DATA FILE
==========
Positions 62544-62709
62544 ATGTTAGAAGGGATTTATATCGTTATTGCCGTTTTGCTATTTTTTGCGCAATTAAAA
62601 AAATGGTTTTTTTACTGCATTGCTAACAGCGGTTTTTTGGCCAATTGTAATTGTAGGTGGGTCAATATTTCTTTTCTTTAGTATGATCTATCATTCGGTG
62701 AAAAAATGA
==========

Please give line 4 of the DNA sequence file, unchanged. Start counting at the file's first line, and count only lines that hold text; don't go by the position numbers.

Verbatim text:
62701 AAAAAATGA